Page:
I hadn’t thought of it in a long time, the very helpful, powerful and poignant book by Rabbi Harold Kushner, “When Bad Things Happen To Good People.” I came across it today in my reading.
The book was written in response to the Kushner family’s son who died of progeria—a disease advancing age, so at the early age of 14 [this is from memory] he had the body of a very, very old man.
I’ve had two responses to this great book over the years—one, his philosophy on how to cope with the untoward, the negative, the evil: live in faith that God is not the cause of the evil, that God isn’t “after you” because you might not have been as good as you wish.
The other response, that is not often considered, is this: the book title has an implication, certainly not one Kushner intends, nonetheless is implied—namely if you are good then nothing bad should happen to you.
In the journey of ministry I’ve known people who believe that. They believe a primary purpose of being good, a primary consequence of being faithful will be a relatively unblemished life.
Time and again I argue against that: the purpose of being good is life is more meaningful to me with that attitude and expression. I am not faithful in order to be protected, in order for the unseemly to not intrude. No, time and time again, no. Fidelity is not for protection; fidelity is for endurance.
I had an experience tonight of that in my mentor, Fred Trost. Truth is I know of no one in ministry who better reflects the pastoral and prophetic. He means the world to me. And yet in our conversation tonight, December 30, as I wished him the best on his 75th birthday, is what he and his family [18 of them gathered this week in Wisconsin] have experienced: they worshipped together on Christmas Eve lighting candles, his brother Robert died of cancer and Fred led his dearest brother’s Memorial Service, the family—each of them—contracted the flu, they celebrated the wedding of Paul, Fred and Louise’s son, they took a sleigh ride this afternoon and today is Fred’s special day.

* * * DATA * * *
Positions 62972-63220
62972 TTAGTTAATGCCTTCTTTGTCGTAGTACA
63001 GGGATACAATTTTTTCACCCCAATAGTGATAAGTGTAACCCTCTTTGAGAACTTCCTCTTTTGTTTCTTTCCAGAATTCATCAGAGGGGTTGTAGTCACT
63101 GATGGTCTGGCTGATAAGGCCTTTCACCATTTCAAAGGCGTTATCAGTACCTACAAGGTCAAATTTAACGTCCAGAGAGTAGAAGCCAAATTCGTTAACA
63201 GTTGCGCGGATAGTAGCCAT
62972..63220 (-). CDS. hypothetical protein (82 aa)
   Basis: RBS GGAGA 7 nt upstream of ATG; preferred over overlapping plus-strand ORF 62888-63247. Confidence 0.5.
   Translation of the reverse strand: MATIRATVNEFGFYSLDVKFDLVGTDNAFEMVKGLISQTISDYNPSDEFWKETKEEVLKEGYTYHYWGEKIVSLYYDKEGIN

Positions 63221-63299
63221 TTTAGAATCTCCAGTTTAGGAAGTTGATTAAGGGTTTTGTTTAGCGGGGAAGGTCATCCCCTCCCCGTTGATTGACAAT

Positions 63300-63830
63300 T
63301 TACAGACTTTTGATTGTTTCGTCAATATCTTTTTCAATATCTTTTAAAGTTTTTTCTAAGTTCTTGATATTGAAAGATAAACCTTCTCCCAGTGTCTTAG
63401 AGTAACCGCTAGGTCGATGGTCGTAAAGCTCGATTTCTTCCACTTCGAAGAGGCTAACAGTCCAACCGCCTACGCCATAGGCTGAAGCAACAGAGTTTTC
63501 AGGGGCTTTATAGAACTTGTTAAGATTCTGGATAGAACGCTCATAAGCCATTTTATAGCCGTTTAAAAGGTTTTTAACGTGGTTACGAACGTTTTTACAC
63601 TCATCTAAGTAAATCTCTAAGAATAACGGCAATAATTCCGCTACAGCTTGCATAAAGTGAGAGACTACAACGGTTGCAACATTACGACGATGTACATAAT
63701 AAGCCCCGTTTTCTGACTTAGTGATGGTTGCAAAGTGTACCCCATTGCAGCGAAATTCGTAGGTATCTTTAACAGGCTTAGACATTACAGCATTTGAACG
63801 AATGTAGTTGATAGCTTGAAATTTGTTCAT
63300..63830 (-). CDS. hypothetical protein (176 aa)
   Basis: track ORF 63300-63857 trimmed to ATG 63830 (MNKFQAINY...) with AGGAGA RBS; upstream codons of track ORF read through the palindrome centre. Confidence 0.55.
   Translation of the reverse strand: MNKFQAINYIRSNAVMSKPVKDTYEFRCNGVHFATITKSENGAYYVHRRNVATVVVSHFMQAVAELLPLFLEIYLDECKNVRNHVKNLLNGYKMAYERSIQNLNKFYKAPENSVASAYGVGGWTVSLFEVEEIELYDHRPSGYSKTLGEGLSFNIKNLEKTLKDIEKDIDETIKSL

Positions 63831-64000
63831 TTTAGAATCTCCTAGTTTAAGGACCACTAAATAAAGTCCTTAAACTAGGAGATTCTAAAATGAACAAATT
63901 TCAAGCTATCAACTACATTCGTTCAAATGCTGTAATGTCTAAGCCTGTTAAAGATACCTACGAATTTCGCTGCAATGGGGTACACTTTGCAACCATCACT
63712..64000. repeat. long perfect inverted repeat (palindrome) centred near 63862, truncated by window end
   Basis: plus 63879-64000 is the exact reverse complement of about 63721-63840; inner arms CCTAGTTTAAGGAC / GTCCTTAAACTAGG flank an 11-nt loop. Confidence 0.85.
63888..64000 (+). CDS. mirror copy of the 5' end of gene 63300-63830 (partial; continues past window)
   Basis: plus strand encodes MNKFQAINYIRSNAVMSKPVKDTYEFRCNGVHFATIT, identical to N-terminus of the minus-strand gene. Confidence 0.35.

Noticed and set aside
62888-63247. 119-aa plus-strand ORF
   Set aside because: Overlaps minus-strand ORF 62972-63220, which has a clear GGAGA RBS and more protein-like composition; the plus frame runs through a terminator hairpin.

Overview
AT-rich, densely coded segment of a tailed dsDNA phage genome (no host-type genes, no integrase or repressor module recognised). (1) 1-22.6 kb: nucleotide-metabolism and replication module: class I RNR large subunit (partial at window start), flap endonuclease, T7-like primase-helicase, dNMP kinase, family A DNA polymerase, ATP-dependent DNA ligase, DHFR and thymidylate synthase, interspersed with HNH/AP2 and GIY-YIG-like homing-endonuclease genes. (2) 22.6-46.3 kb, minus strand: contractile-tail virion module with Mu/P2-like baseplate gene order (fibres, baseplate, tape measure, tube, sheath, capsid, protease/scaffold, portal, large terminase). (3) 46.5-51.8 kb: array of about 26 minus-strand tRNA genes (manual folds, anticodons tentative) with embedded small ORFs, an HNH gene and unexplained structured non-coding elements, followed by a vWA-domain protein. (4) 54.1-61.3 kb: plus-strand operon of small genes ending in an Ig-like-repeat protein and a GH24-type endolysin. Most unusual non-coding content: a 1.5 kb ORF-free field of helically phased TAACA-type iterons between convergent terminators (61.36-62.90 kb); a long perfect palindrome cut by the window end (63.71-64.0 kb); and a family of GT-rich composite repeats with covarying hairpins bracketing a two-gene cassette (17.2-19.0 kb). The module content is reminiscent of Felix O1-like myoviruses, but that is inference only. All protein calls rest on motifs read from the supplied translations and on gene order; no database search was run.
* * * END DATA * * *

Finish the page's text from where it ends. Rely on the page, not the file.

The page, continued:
Goodness, all in one week. It happened. Stuff happens. Good times happen. And in it all, my wonderful brother in ministry, Frederick Richard Trost, was a gentle, loving man who knows that in it all God was present with each of them as an abiding and caring and strengthening Presence.
As I’ve said but want to repeat it now…we don’t know what the future holds but we know Who holds the future. In a little more than 24 hours the new year will dawn. And then on January 6 it will be Epiphany, the moment the wise men beheld the Christ Child. A moment of awareness. May that be our world in the new year, no matter where or how we are, no matter what happens, may we be aware we are never alone, that God’s promise to be with us no matter what is always kept.
Faith—for endurance. Goodness—to fulfill life. Tomorrow—bring it on!